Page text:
After our disastrous attempt to show Sue the best of the Anagas, a day of R&R was in order, so we headed along the coast from La Paz, through the banana plantations, to the beautiful black sand beach at Bollullo, hidden in the folds of the cliffs.
It’s popular with locals; however, as the only way to reach it is by a thirty minute trek across the cliffs, or by a single track road most visitors never get there.
After a cold beer and some tapas at the little beach bar, we headed onto the black sands for a lazy Sunday afternoon.
Whilst we’d been quaffing our beers we’d noticed that, despite it being Sunday when all beaches are packed to capacity, nobody was sunbathing at the back of the beach; everyone was squeezed onto the darker sand near the shoreline. We didn’t really think anything of this; the Spanish aren’t the greatest of walkers, it’s normal for them to plonk themselves as close to the water as possible. But that wasn’t the reason today. As we walked across the empty black sand, some grains slipped into my flip flops and I discovered why nobody was on this part of the beach, the sand was unbearably hot. It felt as though somebody had just poured hot coals over my feet. I cried out loud (well screamed to be more accurate)at the level of the pain and tried to shake the sand out of my sandals, causing a landslide which engulfed my other foot in what I can only describe as molten lava.
It was like walking barefoot on a hot plate and from that point I yelped and hopped, making John Cleese’ ‘Ministry of Silly Walks’ seem mundane, until we reached a darker and therefore in theory, cooler patch of sand amidst the other sunbathing victims trapped at the water’s edge.
We threw our sarongs hastily onto the sand and lay down hoping to escape the torture of the hot sands.
Sarongs may look like a ‘cooler’ alternative to beach towels, but as protection against searing hot sand they’re useless.
“I thought this was supposed to be relaxing and fun,” grimaced Andy piling a layer of clothing between her and the sand as protection.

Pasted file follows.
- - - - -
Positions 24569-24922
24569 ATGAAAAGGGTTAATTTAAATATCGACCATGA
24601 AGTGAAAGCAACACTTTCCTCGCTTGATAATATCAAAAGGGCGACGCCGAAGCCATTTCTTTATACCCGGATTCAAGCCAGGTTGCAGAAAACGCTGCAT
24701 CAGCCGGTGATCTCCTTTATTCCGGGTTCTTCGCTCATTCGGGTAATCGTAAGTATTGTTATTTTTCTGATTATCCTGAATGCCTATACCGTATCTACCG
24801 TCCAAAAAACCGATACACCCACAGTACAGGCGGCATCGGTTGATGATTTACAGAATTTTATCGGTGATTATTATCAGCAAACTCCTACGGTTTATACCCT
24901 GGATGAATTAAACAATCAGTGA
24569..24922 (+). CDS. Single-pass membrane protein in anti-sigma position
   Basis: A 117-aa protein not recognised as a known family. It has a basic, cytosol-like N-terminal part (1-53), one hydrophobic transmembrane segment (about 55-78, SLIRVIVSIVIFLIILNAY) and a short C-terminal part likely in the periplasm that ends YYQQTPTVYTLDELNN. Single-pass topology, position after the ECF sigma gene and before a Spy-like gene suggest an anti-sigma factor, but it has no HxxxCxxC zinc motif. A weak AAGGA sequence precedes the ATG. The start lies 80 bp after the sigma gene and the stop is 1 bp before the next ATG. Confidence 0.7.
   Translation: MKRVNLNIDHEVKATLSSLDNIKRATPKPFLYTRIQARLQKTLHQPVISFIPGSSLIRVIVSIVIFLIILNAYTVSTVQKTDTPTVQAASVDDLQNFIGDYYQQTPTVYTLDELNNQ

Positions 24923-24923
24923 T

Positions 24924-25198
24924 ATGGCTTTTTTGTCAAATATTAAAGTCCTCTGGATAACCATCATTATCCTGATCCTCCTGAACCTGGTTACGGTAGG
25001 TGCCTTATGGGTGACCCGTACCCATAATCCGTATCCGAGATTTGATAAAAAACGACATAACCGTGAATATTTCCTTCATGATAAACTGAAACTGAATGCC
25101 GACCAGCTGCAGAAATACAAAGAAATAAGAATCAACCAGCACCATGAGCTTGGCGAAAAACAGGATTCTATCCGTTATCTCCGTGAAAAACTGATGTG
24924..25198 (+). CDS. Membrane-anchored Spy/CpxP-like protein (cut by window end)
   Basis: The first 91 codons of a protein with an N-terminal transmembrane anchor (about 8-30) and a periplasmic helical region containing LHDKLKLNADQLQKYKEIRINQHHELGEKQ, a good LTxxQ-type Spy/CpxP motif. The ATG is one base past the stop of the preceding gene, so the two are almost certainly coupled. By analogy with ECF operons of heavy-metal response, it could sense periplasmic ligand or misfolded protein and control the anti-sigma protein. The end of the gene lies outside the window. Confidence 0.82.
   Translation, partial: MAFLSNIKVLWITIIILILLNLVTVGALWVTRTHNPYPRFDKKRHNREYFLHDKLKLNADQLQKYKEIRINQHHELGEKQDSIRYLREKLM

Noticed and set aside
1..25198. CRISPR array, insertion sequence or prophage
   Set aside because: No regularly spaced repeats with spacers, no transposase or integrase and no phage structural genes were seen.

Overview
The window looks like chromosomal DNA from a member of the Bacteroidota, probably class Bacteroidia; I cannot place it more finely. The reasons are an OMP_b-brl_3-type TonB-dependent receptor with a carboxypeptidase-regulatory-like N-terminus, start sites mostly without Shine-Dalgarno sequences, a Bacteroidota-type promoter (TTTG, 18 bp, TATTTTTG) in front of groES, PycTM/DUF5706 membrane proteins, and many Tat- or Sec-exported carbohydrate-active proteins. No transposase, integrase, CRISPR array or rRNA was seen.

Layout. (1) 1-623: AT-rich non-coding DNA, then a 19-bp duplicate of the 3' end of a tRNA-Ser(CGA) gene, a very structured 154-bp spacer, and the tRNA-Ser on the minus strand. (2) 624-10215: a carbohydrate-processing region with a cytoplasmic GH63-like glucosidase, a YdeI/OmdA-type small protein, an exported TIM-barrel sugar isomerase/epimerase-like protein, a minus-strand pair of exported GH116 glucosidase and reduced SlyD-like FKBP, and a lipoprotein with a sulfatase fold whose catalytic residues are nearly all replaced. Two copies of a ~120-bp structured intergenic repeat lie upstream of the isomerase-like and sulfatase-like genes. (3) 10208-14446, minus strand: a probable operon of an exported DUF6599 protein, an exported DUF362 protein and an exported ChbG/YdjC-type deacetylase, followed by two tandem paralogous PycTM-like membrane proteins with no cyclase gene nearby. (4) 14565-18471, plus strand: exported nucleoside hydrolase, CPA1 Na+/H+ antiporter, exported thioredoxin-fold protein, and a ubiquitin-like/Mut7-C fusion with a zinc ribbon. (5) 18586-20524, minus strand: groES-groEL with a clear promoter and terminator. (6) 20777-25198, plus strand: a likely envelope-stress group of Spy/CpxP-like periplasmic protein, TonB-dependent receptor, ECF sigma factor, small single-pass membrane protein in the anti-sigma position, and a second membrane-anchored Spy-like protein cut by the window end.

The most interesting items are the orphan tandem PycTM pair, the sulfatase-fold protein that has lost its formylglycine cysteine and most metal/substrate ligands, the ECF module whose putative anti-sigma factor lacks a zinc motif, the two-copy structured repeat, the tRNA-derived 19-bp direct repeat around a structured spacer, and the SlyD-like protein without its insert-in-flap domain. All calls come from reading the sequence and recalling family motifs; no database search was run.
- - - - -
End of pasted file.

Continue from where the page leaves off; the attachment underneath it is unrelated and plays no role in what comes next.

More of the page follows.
I couldn’t answer, I was to busy trying to fit onto a copy of the Guardian; my saviour from scalded buttocks.
Unfortunately as we struggled to avoid being scalded, we didn’t notice the tsunami sized wave that was rushing toward us until the last moment. Just as it reached the edge of my sarong, I spotted it and grabbed the most important items, my camera bag and my clothes; gallantly leaving Andy and Sue to fend for themselves.
I only managed a few yards before the fierceness of the sand stopped me in my tracks and I threw my shorts and T-shirt onto the sand and jumped on to them to try to alleviate the agony in the soles on my feet. Devastation in the form of a line of sodden sarongs was strewn behind me. Andy perched on one clutching her bag and clothes, her bikini top half on, half off (a very classy look – NOT); on another Sue sat holding a rucksack which had transformed itself into a water container. We squatted there for what seemed like an eternity, unable to go forward or back due to the ferocity of the hot sand which surrounded us. Around us some people tried to make it to the top of the beach and the sanctuary of the beach bar. One bloke ran a few feet then dropped to the sand, holding his arms and legs in the air like a dying fly; his swimming shorts his only protection between him and the unforgiving sand. A young girl, one end of her towel between her hands, the other under her feet, shuffled up the beach using her towel as a variation on a Zimmer frame. Suddenly my silly walk onto the beach didn’t seem quite so out of place.
As we squatted on that beach, trying to work out a plan of escape that didn’t involve waiting until it fell dark and the sand cooled, I couldn’t help thinking about all those people who talk about the north of Tenerife as being ‘cold’.
Of course it’s all relative; the north is ‘cooler’ than the south, but this is in sub-tropical terms. In this case the ‘colder’ north was still hotter than the fires of hell.